Mammalian tooth enamel is often chipped, providing clear evidence for localized contacts with large hard food objects. Here, we apply a simple fracture equation to estimate peak bite forces directly from chip size. Many fossil hominins exhibit antemortem chips on their posterior teeth, indicating their use of high bite forces. The inference that these species must have consumed large hard foods such as seeds is supported by the occurrence of similar chips among known modern-day seed predators such as orangutans and peccaries. The existence of tooth chip signatures also provides a way of identifying the consumption of rarely eaten foods that dental microwear and isotopic analysis are unlikely to detect.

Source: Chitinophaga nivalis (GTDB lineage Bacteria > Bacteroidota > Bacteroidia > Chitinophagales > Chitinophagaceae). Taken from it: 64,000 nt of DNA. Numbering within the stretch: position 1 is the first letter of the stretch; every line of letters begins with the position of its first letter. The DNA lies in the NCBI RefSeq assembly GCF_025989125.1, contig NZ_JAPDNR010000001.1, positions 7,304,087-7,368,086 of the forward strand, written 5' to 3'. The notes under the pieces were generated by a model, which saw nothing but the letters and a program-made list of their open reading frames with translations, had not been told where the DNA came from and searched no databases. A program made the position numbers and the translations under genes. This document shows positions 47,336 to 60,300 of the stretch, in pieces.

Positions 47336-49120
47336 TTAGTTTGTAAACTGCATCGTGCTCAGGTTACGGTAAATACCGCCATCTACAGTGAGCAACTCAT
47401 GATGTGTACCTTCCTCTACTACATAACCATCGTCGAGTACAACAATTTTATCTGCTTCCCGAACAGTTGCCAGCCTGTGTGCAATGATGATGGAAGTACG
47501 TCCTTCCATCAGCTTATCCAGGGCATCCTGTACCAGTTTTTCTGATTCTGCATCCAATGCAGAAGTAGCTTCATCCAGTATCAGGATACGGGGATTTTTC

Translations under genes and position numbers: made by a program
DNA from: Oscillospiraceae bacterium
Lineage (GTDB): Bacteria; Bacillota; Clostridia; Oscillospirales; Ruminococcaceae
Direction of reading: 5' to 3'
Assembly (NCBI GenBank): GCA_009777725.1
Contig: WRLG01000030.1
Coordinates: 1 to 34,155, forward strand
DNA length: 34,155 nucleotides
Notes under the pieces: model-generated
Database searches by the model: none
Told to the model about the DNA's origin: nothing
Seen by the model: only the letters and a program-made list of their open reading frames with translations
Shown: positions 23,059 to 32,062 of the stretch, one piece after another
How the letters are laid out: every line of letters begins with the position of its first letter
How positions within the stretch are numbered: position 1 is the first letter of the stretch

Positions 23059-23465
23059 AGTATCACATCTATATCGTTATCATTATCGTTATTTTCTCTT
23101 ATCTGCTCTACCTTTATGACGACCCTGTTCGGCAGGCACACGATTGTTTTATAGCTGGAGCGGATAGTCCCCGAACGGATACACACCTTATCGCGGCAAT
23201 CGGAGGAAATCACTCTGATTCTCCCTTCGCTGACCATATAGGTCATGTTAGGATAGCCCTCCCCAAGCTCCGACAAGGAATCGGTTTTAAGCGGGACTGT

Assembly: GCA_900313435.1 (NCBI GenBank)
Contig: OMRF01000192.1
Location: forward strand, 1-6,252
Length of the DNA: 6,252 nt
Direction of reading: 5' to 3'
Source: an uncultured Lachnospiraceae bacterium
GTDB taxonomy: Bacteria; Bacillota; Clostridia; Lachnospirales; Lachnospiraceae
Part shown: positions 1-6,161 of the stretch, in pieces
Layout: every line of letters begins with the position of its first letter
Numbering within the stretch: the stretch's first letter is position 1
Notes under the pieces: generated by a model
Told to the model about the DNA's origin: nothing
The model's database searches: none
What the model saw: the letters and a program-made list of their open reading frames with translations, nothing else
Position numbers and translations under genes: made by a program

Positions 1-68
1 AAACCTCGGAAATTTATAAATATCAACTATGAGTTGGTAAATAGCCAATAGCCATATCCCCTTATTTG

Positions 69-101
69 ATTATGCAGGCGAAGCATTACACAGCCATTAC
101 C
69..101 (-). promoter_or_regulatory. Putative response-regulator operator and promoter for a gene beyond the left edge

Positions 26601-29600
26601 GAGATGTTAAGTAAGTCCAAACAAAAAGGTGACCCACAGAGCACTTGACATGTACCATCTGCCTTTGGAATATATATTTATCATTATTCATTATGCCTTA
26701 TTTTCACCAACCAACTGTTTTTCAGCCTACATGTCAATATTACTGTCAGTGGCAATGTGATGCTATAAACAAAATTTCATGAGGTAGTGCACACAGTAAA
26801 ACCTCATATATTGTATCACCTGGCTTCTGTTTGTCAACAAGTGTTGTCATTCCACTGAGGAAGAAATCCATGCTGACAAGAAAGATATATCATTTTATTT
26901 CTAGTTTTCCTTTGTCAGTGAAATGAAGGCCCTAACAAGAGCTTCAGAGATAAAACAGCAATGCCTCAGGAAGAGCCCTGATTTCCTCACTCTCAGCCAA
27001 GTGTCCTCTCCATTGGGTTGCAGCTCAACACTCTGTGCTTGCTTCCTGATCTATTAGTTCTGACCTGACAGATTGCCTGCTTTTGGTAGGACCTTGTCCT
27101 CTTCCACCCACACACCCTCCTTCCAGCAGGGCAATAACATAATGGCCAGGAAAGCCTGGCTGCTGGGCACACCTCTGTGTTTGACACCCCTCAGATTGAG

Constantino PJ, Lee JJ-W, Chai H, Zipfel B, Ziscovici C, Lawn BR, and Lucas PW. Tooth chipping can reveal bite forces and diets of fossil hominins. Biology Letters 6: 826-829.